Faces of Immigration: Part II

by Attorney Elyssa Williams and Joan Lownds

American immigrants have made incalculable contributions to our society and culture. Here are a few more snapshots of just some of our extraordinary immigrants, and the ways they have strengthened the fabric of our country.

Elie Wiesel

Born in Romania in 1928, Wiesel was imprisoned by the Nazis in the Auschwitz death camp in 1944, where his mother, father and sister were killed, according to his biography at Wikipedia. After subsequently living in a French orphanage, he moved to New York as a writer for an Israeli newspaper. Wiesel went on to become the author of more than 30 books, many of them dealing with the Holocaust, including his classic, “Night.” He became an American citizen in 1963.

Wiesel established the Elie Wiesel Foundation for Humanity, whose mission is to advance the cause of human rights and peace throughout the world by creating “a forum for the discussion of urgent ethical and moral issues,” according to its website. The Foundation sponsors international conferences of Nobel laureates at various locations throughout the world. Among his many other initiatives, Wiesel served as chairman for the Presidential Commission on the Holocaust from 1978 to 1986, and helped lead the effort that led to the building of the U.S. Holocaust Museum in Washington, D.C.

He was awarded the Nobel Peace Prize in 1986 for speaking out against violence, repression and racism. Wiesel’s other accolades include the Presidential Medal of Freedom and the Congressional Gold Medal, along with honorary degrees from more than ninety American and European universities.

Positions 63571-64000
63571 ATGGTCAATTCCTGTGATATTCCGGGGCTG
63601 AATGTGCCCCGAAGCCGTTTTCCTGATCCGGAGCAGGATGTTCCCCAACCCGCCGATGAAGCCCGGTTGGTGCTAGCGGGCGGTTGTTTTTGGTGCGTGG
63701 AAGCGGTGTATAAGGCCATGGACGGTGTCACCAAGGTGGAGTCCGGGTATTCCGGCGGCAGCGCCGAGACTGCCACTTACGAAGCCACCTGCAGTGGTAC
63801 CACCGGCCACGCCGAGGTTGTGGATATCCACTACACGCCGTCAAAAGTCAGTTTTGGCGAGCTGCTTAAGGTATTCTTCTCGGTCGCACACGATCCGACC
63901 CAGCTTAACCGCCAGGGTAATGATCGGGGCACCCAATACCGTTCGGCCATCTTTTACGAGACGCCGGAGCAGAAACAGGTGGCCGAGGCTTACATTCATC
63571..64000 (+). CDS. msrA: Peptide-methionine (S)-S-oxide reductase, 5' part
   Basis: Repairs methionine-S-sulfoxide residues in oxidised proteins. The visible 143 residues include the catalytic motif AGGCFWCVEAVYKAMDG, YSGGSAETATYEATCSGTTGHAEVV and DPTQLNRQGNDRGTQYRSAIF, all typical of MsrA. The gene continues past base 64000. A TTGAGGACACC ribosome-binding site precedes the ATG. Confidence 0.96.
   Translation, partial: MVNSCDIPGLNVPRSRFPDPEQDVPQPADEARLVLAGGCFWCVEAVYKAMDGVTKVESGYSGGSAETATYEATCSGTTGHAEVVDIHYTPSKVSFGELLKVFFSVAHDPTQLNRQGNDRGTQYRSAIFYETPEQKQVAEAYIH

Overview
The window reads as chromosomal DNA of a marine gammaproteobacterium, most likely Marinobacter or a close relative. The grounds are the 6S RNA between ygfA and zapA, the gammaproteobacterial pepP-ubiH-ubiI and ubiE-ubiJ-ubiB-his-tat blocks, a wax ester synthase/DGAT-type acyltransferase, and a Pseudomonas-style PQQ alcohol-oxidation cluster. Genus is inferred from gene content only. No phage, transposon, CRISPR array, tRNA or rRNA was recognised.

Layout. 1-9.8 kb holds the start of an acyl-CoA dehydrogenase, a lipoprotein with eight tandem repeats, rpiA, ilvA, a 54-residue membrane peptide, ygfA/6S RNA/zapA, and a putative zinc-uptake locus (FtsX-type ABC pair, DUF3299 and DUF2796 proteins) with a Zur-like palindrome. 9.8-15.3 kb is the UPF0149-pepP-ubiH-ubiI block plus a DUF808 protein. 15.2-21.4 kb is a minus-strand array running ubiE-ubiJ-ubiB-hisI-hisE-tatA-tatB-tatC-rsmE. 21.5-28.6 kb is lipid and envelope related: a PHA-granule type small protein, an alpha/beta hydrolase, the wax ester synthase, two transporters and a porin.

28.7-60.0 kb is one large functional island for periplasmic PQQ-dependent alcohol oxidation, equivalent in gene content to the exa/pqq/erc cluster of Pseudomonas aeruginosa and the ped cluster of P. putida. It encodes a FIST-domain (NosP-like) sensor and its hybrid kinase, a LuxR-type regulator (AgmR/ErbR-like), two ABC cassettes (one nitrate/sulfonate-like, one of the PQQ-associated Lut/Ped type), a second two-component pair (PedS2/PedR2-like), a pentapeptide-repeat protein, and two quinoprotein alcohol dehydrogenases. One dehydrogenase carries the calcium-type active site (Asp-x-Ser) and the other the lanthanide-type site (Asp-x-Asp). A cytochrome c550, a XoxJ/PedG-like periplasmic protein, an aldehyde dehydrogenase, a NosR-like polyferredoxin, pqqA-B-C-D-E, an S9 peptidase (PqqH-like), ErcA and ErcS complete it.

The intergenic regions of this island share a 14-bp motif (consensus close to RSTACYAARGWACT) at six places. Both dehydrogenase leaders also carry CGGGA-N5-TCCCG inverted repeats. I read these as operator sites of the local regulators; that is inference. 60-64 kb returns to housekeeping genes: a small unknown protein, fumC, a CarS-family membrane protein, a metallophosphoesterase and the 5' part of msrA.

Dikembe Mutombo

Born in the Democratic Republic of the Congo in 1966, Mutombo arrived to the U.S. on an academic scholarship to attend Georgetown University, where he interned for the U.S. Congress and the World Bank, according to his biography at Wikipedia. He also played college basketball, and his exceptional ability was soon apparent. Mutombo entered the pros and became one of the greatest shot blockers and defensive players of all time, winning the NBA Defensive Player of the Year Award four times. He was also an eight-time All-Star.

Mutombo is equally well known for his humanitarian work. In 1997, he launched the Dikembe Mutombo Foundation to improve health and education in his native Democratic Republic of Congo. One of the initiatives was to open a $29 million, 300-bed hospital on the outskirts of his hometown, the Congolese capital of Kinshasa —to which he personally donated $3.5 million. Later, his foundation began a project, in coordination with his alma mater, Georgetown University — to offer medical care for visually impaired children from low-income families in the Washington, D.C. area. Mutombo is also a spokesman for the international relief agency, CARE; a longtime supporter of Special Olympics; and is currently a member of the Special Olympics International Board of Directors, as well as a Global Ambassador, among many other charitable works. Mutombo became a U.S. citizen in 2006.